Long-term trends in connected thermostat performance
Skip to main content
Open Access Publications from the University of California

UC Davis

UC Davis Previously Published Works bannerUC Davis

Long-term trends in connected thermostat performance


Internet-connected thermostats (CTs) control heating and cooling systems in about 30% of North American homes, and capture half of annual thermostat sales. In 2017 the U.S. Environmental Protection Agency created a program to certify the performance of ENERGY STAR® Connected Thermostats. To demonstrate compliance with energy-saving criteria, thermostat vendors must submit performance summaries for a representative sample of up to 1250 homes. Vendors must then re-submit results from a new, representative sample every six months in order to maintain their ENERGY STAR certification. This procedure has created a unique record of each thermostat’s long-term performance in response to changes in weather, customer demographics, building stock, and algorithms. Our analysis covers submissions from 13 different vendors, who submitted data up to 7 times over four years. We found that these semi-annual samples generated relatively stable trends for comfort temperatures and Heating, Ventilating and Air Conditioning (HVAC) runtimes over the study period. However, some vendors achieved consistently more energy-conserving comfort temperatures and shorter HVAC runtimes than others. The most recent submission runtimes averaged 700 hours for heating and 1,300 hours for cooling, but some vendors achieved runtimes as much as 17% below the mean. This implies lower energy consumption is due in large part to more successful algorithms and control strategies used by those vendors.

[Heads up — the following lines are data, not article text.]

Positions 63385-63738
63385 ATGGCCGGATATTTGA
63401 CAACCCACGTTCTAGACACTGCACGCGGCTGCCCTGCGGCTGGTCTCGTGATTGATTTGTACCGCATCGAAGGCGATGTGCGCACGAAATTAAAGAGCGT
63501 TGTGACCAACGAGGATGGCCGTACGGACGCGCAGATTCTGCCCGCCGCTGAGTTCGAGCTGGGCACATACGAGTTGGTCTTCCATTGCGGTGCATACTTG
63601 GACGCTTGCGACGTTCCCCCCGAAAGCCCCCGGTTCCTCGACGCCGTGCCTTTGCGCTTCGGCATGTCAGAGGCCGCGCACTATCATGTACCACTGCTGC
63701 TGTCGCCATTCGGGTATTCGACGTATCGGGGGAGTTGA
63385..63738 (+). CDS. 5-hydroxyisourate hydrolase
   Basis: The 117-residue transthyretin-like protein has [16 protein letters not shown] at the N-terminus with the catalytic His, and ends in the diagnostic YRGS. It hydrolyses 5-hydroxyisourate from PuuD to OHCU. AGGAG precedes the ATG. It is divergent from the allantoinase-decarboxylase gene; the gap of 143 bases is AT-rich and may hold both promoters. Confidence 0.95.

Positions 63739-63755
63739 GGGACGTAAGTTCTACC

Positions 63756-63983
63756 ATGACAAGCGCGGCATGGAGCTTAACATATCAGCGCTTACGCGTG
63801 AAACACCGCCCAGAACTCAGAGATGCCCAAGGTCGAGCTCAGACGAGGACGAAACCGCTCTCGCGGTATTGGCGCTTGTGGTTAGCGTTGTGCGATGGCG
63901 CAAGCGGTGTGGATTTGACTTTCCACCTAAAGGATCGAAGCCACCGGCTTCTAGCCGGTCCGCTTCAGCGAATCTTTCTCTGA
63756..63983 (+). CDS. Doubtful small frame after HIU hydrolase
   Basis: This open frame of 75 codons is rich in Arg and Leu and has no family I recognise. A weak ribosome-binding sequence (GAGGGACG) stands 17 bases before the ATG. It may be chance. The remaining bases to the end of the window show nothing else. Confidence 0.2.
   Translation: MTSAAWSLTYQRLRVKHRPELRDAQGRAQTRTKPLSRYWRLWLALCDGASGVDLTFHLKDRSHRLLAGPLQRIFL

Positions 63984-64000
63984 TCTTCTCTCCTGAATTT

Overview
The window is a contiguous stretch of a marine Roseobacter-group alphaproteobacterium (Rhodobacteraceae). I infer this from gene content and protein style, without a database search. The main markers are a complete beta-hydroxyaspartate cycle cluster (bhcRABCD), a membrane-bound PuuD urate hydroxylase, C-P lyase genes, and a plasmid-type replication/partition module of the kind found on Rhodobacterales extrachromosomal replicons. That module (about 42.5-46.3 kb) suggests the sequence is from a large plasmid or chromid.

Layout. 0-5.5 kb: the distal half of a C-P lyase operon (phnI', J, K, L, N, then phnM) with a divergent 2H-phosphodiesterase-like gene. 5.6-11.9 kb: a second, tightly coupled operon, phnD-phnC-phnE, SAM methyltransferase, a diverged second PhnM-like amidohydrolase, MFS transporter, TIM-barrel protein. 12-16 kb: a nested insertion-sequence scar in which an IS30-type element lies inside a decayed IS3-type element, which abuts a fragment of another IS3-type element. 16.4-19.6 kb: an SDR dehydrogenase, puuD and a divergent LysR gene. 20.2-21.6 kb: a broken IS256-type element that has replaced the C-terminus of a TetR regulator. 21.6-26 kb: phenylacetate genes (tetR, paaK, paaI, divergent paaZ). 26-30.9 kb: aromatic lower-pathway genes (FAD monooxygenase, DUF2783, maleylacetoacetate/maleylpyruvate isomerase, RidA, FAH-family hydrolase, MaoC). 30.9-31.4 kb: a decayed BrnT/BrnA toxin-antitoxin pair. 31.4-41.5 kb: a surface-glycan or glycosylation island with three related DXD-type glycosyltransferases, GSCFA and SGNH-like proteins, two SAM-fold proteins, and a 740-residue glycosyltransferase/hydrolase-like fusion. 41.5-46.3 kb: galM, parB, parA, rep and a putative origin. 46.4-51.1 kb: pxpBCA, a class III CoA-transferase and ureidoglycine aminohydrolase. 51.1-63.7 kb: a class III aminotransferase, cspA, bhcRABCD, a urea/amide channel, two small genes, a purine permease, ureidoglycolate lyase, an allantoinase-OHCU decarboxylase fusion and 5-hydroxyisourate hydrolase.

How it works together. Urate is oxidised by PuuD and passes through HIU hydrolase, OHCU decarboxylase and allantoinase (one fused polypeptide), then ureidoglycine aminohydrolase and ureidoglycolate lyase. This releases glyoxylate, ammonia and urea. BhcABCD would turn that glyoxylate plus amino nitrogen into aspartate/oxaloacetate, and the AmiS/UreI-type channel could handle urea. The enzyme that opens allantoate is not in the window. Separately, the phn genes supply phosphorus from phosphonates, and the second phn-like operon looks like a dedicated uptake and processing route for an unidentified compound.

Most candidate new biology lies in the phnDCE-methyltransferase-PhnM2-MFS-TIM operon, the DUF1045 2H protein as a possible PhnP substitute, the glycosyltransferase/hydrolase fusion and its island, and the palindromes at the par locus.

Many UC-authored scholarly publications are freely available on this site because of the UC's open access policies. Let us know how this access is important for you.

Main Content
For improved accessibility of PDF content, download the file to your device.
Current View